Timeline: A 7-day journey across America by a Chinese spy balloon

Date:

Timeline: A 7-day journey across America by a Chinese spy balloon

  • News by AUN News correspondent
  • Sunday, February 05, 2023
  • AUN News – ISSN: 2949-8090

Summary:

  • The days leading up to the dramatic shootdown over the ocean off the East Coast on Saturday are listed here.

  • The Defense Department tells President Joe Biden, and he asks what the military can do to shoot it down.

  • The plan to shoot down the balloon over Wilmington, North Carolina, on Saturday is explained to Biden on Friday night.

  • The military begins its efforts to find the balloon, which dropped six nautical miles offshore and is now thought to be in water that is 47 feet deep.

  • Later on Saturday, China released a statement that condemned the shooting as an infraction of international norms and promised to take action.

The days leading up to the dramatic shootdown over the ocean off the East Coast on Saturday are listed here. The information below is based on interviews with three high-level U.S. officials, who asked not to be named because the subject was so sensitive.

Sunday, January 30:

The balloon is initially spotted high over Alaska, north of the Aleutian Islands, in U.S. airspace. The military’s North American Aerospace Defense Command keeps an eye on the balloon and has decided that it doesn’t pose any danger or risk to intelligence.

30 January, Monday:

As the balloon enters Canadian airspace, NORAD monitors its progress. Officials think it is used to spy on people because it has a collection pod and solar panels on the metal truss that hangs below the balloon. Officials think that because it has small engines and propellers, it can be controlled to fly over certain places.

The balloon is part of a Chinese spy fleet that has been seen over countries on five continents, including Asia and Europe, in the past few years. Three times during the Trump administration and once earlier, at the start of the Biden administration, balloons were spotted over the United States. The prolonged time spent across the continent set this new meeting apart.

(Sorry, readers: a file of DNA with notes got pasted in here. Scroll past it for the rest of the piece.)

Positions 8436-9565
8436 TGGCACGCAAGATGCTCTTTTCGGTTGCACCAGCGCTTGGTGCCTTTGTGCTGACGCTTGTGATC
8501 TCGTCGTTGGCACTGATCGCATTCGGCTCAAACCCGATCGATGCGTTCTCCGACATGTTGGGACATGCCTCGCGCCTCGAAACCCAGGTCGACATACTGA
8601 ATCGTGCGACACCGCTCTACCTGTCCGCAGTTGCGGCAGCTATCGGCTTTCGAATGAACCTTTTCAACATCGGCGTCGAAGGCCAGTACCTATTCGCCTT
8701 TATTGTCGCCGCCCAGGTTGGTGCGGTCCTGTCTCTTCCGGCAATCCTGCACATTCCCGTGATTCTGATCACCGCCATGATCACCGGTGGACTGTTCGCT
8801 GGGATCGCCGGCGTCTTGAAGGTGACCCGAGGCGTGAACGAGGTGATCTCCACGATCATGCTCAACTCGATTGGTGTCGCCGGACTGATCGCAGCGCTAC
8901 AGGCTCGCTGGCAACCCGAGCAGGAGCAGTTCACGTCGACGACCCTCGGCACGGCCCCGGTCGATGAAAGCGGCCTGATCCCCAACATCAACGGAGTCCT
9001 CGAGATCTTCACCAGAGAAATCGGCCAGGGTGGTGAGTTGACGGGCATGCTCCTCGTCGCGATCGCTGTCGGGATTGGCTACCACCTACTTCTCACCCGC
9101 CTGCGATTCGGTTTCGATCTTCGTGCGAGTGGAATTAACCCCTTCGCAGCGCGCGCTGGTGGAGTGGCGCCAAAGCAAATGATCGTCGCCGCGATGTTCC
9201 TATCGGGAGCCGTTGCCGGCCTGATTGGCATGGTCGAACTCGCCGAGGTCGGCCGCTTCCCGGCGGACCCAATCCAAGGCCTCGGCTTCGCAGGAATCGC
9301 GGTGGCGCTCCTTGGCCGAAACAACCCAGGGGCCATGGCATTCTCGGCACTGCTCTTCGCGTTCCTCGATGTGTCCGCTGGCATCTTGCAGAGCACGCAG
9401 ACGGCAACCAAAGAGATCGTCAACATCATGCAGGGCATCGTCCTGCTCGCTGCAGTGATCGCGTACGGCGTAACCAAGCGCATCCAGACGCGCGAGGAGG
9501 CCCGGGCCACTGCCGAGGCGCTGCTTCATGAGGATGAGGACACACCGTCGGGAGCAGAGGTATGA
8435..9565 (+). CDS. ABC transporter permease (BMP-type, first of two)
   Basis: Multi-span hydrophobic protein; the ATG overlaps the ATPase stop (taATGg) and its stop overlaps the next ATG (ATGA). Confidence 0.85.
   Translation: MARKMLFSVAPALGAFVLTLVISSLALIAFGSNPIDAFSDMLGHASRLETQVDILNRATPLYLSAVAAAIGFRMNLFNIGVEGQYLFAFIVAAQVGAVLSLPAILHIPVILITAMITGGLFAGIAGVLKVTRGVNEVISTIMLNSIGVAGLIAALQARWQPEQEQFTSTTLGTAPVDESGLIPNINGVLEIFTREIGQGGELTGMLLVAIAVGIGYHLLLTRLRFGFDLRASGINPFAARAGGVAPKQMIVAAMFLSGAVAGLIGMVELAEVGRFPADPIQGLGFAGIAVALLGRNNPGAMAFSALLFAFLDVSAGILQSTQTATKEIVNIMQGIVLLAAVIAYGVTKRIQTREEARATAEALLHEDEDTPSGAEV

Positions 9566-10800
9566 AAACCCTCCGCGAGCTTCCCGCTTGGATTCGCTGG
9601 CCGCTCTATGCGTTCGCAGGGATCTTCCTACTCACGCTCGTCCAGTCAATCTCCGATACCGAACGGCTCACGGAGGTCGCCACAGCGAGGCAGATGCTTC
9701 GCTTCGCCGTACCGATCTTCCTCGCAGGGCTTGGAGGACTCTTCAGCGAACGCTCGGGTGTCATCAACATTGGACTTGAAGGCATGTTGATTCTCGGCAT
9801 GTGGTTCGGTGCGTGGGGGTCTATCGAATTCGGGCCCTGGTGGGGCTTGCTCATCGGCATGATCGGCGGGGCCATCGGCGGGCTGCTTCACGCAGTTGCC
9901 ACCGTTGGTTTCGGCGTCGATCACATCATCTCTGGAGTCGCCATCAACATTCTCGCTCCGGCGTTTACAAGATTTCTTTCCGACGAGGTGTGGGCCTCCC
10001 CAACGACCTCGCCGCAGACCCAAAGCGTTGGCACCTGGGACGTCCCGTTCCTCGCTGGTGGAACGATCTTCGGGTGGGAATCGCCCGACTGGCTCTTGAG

Monday, January 30:

Over northern Idaho, the balloon re-enters U.S. airspace. The Defense Department tells President Joe Biden, and he asks what the military can do to shoot it down.

The Pentagon begins to do everything possible to prevent the balloon from obtaining private information from locations on the ground. A high-level government official said this was “straightforward” because “we could track the exact path of the balloon and make sure that no important activities or unencrypted communications would be done in its area.”

Tuesday, January 31:

As the balloon flies over Montana, Malmstrom Air Force Base, one of the three places where the country’s silo-based intercontinental ballistic missiles are run and maintained, worries Pentagon officials.

Defense Secretary Lloyd Austin meets with top military and civilian leaders, like Gen. Glen VanHerck of the United States Northern Command and Gen. Mark Milley of the Joint Chiefs of Staff, to examine the situation.

All flights at Billings Logan International Airport have been stopped for almost two hours while people decide what to do. If it is determined to shoot it down, the military launches F-22 fighter jets.

In the end, Milley and VanHerck say it’s not a good idea to shoot down the balloon over land because the pieces could hurt people. Defense officials think that pieces of the balloon the size of three buses could fall within a seven-mile radius.

So that the cargo can be retrieved, and as soon as it is safe to do so over U.S. waters, the president tells the Pentagon to come up with other ways to shoot down the balloon. Additionally, he instructs the military and intelligence agencies to keep an eye on the balloon so they can learn more about its capabilities. NASA started to look at and evaluate the possible debris field based on the balloon’s path, the weather, and what the airship was expected to carry.